“Prayer Rug,” Imam Zadeh Saleh, Summer of 2002
This installation titled “Prayer Rug,” involved nine prayer rugs, on top of which a traditional Persian meal was served. Installed on sight at Imam Zadeh Saleh, elements of this worked echoed in a collaborative creation titled “Permutations of Three” set in similar formation during December 2003. Upon my arrival at Imam Zadeh Saleh, in 2002, I was greeted with curious faces. I sat down on the marble floor, and began to unpack prayer rugs and food when one of the women watching me came over and, without uttering a single word, began to help me pass the food to spectators. As the food dissipated, I left the installation to take photos of the mosque at call of prayer. When I returned, I found the prayer rugs moved out of formation. Rearranged to point towards Mecca, the prayer rugs had transformed from my initial sculptural plan, to their original purpose as objects. In this experience I found that losing control over the eventual interpretation of my installation allowed the work to become vulnerable to outside influences, thus providing a moment of clarity, reflection, and interruption not just for the viewers, but also my self.
Review by Dr. Jeanne S. M. Willette:
“The artist leaves her prayer rugs in her Imam Zadeh Saleh mosque project, abandoning to the future what she calls “a comfort zone, a meeting ground, an interstitial space,” created out of the ritual of interactions between herself and others. Perhaps the minds of the young men and women she spoke with were moved, like her prayer rugs, but she will never know.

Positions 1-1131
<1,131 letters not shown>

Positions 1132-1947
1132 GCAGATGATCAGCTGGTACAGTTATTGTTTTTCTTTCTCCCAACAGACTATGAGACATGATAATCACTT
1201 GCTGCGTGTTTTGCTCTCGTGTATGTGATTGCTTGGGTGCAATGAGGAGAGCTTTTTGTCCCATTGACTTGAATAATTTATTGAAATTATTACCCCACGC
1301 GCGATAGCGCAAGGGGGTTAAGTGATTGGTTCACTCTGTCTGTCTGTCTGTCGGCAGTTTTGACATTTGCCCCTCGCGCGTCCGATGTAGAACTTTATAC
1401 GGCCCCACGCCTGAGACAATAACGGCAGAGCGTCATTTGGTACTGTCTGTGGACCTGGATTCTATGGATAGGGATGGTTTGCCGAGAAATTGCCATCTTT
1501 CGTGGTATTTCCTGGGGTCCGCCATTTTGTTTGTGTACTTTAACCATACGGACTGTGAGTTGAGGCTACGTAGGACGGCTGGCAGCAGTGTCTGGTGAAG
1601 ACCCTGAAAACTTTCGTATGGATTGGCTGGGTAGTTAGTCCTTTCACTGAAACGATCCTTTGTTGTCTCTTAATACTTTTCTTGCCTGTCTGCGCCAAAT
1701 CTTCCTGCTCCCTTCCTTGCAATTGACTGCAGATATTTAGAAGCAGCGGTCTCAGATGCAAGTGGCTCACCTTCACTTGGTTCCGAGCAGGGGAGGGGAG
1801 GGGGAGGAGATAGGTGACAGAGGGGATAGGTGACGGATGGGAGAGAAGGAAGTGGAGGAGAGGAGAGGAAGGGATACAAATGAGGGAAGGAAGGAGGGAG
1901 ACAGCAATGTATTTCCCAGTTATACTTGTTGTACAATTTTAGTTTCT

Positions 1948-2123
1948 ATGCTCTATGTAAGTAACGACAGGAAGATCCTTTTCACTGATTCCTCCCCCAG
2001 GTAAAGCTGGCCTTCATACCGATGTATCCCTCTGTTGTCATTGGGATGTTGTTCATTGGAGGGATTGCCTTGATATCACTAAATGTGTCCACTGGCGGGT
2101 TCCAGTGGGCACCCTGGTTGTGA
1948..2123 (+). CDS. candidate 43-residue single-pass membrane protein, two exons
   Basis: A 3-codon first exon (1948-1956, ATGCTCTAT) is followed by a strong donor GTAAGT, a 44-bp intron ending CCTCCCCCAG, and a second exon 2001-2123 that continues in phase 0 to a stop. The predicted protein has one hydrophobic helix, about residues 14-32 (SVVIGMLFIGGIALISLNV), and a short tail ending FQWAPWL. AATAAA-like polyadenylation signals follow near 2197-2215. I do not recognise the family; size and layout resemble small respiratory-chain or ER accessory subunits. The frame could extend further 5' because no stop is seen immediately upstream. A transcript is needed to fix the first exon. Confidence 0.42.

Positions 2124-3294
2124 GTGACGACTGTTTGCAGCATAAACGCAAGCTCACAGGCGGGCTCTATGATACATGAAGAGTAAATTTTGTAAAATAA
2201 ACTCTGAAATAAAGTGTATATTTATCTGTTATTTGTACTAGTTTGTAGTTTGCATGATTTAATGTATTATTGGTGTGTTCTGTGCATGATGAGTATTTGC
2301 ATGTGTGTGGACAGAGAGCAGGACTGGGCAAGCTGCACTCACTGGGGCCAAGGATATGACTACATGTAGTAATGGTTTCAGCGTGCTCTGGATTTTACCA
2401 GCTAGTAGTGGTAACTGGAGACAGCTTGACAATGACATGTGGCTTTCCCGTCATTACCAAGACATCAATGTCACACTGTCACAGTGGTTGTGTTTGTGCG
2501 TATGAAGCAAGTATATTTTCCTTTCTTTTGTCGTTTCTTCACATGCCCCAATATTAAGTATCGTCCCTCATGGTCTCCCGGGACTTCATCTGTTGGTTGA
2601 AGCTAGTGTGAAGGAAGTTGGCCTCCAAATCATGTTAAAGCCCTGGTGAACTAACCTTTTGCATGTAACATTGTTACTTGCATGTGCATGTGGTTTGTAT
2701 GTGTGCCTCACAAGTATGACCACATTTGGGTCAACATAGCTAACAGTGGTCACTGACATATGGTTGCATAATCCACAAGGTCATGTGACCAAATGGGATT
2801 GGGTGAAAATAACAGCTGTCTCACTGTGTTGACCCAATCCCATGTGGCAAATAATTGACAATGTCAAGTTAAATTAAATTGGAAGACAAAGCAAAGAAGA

The nature of the liminal is that it always hovers just below the surface of consciousness, in that in-between space of possibility. The nature of hybridity is that it can never be resolved or rescued from its manifest complexity. The paradox of performance is that it must end and not generate an object and should never cease to exist in the memory where it is endlessly reconstituted. Like Joseph Beuys, Marjan Vayghan practices “social sculpture,” or what Beuys called an “expanded concept of art.” Beuys gave up the outmoded practices of art-making for an anthropological notion of art, saying, “To hell with creation—man is the creator himself!” In her performances, which reenact her cultural hybridity, Vayghan seems to echo the ideas of the late artist and appears to revive his notion of art as a healing process. As Beuys said in 1969,
It’s important to expand, to get away from the unusable concept of formal creativity. It’s creative when a person occupies himself with anatomy or with geography…the person takes on a sculptural quality himself: he gets interested and he’ll see that forms have context, that they have responsibility. You can’t just tell a person to do something “creative.” You have to think about expanded connections.
Perhaps the minds of the young men and women she spoke with were moved, like her prayer rugs, but she will never know. Spivak asked,
How can we touch the consciousness of the people, even as we investigate their practices? With what voice consciousness can the subaltern speak?
Vayghan has found a voice consciousness in her works of social sculpture. Her actions and performances are silent and refuse to speak in the theoretically stilted prose of post-colonial discourse, which only echoes the master’s voice. In refuting reinscription, Vayghan plays out the philosophy of Pierre Machery, who said in 1978,
What is important in a work is what it does not say…what the work cannot say is important, because there the elaboration of utterance is carried out in a sort of journey to silence.
Working in a time of war, when she is identified as the “enemy” by both sides, Marjan Vayghan has succeeded in answering the question asked by Spivak two decades ago: “Can the subaltern speak?” The subaltern can speak, authentically and powerfully, through social practices that produce sculpted rituals that are touched and changed by an audience who has been confronted by an expanded art form. The subaltern uses silence to speak. “
Numerological elements of “Prayer Rugs” echoed in a collaborative creation titled “Permutations of Three,” set in similar formation during December 2003: